Oakland, Berkeley, and Alameda, CA

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Two delicious days in the East Bay:

Fill up on Chicago-style deep dish pizza at Zachary’s. We recommend the tomato-mushroom pie. Then, head over to the Alameda naval yards for a tour and tasting at St George’s Distillery. Craft absinthe — yum! The next morning, sit at a communal table at Rick and Ann’s and order the flannel hash or the banana pancakes. Then walk through the U.C. Berkeley campus and admire the architecture. The Morrison and South reading rooms are our favorite places to read, while the campanile bells always give me chills.

San Francisco, CA

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Oh, to be back in my beloved City! I lived here in the ’90s, and it’s good to be home. Here are of few pleasures from the trip:

Food and Drink

Vintage soda fountain cocktails at the Ice Cream Bar in Cole Valley

Soba noodles at the Citrus Club in the Haight. This was one of my favorites in the ’90s, and they’re still good.

Off the Grid food truck festival in Fort Mason.

The Proxy Project shipping container food court: Smitten and Suppenkuche’s Biergarten. Try the Tcho chocolate krispies on your ice cream. The lamb bratwurst with mango salsa is the best sausage we’ve ever had.

Fish tacos at Papalote in the Mission

Creme Brulee cart: try the whisky caramel sauce

Retro cocktails at the Bourbon and Branch speakeasy. They do amazing things with lavender and lillet.

Pakwan, our favorite Pakistani greasy spoon

Food stalls at the Ferry Building farmer’s market. Try the enchamale at the tamale stand.

Entertainment

Fritz Lang’s Metropolis, with 20 minutes newly-found footage, at the Castro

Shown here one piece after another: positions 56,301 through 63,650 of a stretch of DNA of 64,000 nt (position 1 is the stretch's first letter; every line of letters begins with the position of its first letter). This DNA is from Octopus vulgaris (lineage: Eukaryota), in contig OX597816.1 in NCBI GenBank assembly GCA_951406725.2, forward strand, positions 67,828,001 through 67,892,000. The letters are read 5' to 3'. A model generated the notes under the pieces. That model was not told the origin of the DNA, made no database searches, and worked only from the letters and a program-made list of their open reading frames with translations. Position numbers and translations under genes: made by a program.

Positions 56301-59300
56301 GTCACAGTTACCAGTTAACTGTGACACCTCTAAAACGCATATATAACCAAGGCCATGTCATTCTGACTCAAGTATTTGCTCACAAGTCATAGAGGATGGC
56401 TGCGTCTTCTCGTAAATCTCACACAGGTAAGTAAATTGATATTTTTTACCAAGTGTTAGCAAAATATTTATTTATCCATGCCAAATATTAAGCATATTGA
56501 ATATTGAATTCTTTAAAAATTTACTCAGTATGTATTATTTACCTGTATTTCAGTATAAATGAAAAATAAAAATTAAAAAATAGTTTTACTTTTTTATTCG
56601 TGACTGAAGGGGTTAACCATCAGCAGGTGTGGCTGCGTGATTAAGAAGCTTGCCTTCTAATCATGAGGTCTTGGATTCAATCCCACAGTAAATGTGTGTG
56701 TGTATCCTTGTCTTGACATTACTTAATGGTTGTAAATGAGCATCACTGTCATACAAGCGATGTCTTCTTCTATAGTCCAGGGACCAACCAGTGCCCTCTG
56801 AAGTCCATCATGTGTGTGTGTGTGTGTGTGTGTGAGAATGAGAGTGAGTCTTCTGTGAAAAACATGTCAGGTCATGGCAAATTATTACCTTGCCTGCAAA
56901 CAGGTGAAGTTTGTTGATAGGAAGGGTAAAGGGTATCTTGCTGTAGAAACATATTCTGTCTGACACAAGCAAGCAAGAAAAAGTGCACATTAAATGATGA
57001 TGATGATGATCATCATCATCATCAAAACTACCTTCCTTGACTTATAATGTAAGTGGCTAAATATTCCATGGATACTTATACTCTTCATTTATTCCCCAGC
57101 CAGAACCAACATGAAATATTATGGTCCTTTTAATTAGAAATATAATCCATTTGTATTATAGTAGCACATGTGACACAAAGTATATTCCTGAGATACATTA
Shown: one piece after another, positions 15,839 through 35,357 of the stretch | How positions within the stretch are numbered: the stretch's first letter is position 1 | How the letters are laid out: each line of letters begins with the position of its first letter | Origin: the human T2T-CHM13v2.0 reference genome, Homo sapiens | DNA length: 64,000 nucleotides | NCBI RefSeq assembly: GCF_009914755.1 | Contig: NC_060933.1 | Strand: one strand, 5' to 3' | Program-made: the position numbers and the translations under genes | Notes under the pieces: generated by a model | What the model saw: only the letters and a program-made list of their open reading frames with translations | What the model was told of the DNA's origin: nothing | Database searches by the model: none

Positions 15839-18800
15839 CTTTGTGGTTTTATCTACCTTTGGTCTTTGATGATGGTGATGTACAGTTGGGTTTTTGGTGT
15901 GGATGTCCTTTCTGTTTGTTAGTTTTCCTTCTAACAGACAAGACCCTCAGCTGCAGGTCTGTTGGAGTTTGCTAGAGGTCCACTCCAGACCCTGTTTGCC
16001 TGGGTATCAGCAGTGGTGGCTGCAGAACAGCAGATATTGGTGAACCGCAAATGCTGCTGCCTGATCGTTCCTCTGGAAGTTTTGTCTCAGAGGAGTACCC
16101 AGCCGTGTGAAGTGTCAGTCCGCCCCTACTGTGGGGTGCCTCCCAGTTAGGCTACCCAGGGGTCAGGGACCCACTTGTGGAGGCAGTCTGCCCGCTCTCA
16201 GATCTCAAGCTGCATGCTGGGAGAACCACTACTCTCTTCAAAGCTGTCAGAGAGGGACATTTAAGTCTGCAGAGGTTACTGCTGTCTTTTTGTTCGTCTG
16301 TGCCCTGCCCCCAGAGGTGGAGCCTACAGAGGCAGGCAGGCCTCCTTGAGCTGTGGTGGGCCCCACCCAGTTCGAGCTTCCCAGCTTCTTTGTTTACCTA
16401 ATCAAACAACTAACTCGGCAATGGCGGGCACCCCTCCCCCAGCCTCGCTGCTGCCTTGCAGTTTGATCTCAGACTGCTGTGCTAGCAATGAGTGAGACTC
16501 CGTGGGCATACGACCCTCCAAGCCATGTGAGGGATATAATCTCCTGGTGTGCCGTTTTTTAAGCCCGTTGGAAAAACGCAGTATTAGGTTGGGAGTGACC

Musee Mechanique, a living museum of arcade games. Go on a weekday, as it’s nuts on the weekends.

Maritime Museum — fascinating ships and expansive views

Exploratorium. Their new location in the piers is stunning.

Sights

Greenwich and Filbert street steps in Telegraph Hill. Watch for the wild parrots.

Carved ceilings in the Mission District library

Bay walkway between pier 1 and pier 20

San Luis Obispo, CA

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Go on a Thursday evening for the farmers’ market, if you can. The whole downtown becomes a lively party, street fair, and local food tasting. Yum! Vendor stalls offer lots of dinner options. The sausage BBQ had the longest line. Eggplant parmesan and bratwurst were both delicious. After dinner, catch live music and enjoy the garden at Linnea’s Cafe. Then sip an espresso at the funky cafes on Higuera street. The next day, work off the calories at Bishop peak, which has expansive views and bouldering access. San Luis Obispo is an up-and-coming startup community. They have a coworking space, accelerator, incubator, and Start Up Weekend. The entrepreneurial community benefits from the energy of Cal Poly university and from a growing population of tech-savvy Los Angeles escapees. While SLO isn’t a beach town, the beach is a half hour away. Head south for sunny beaches, or north for the contemplative fog and friendly seals of Morro Bay.

Torrey, Utah

Torrey is the gateway to Capitol Reef National Park.

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Torrey Greenhouse: hard to find but so tasty!

The Torrey Greenhouse provided the best veggies that we’d had in a month. A chalkboard at the front of the Greenhouse shows the food of the day. Choose your veggies, then help the staff pick them. Delicious snap peas fresh from the vine, and basil bunches the size of flower bouquets. Yum!

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Sugar snap peas in the Torrey Greenhouse

On the walk back from the Greenhouse, check out the old schoolhouse.

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Torrey schoolhouse

Rim Rock Patio is the place to enjoy a pizza, hang out with your dog, and watch the sunset. They have good wifi and large salads.